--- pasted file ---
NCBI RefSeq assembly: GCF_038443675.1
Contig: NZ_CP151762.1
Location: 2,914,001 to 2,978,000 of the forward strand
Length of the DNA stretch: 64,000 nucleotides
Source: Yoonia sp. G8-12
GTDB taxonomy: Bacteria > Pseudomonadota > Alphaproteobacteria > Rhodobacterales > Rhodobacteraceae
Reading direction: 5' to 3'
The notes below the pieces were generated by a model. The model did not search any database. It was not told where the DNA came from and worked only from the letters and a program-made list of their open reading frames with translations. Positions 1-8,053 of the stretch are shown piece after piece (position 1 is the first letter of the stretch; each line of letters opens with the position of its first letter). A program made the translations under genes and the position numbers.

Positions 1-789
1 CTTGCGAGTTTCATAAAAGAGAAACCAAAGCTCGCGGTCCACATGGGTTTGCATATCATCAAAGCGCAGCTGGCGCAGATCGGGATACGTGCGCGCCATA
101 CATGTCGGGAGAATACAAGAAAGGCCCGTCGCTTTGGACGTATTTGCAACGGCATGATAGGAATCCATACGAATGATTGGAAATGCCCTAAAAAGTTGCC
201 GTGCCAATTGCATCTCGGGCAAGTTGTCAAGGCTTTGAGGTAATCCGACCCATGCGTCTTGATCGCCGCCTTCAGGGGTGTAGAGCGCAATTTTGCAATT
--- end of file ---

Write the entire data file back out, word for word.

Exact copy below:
NCBI RefSeq assembly: GCF_038443675.1
Contig: NZ_CP151762.1
Location: 2,914,001 to 2,978,000 of the forward strand
Length of the DNA stretch: 64,000 nucleotides
Source: Yoonia sp. G8-12
GTDB taxonomy: Bacteria > Pseudomonadota > Alphaproteobacteria > Rhodobacterales > Rhodobacteraceae
Reading direction: 5' to 3'
The notes below the pieces were generated by a model. The model did not search any database. It was not told where the DNA came from and worked only from the letters and a program-made list of their open reading frames with translations. Positions 1-8,053 of the stretch are shown piece after piece (position 1 is the first letter of the stretch; each line of letters opens with the position of its first letter). A program made the translations under genes and the position numbers.

Positions 1-789
1 CTTGCGAGTTTCATAAAAGAGAAACCAAAGCTCGCGGTCCACATGGGTTTGCATATCATCAAAGCGCAGCTGGCGCAGATCGGGATACGTGCGCGCCATA
101 CATGTCGGGAGAATACAAGAAAGGCCCGTCGCTTTGGACGTATTTGCAACGGCATGATAGGAATCCATACGAATGATTGGAAATGCCCTAAAAAGTTGCC
201 GTGCCAATTGCATCTCGGGCAAGTTGTCAAGGCTTTGAGGTAATCCGACCCATGCGTCTTGATCGCCGCCTTCAGGGGTGTAGAGCGCAATTTTGCAATT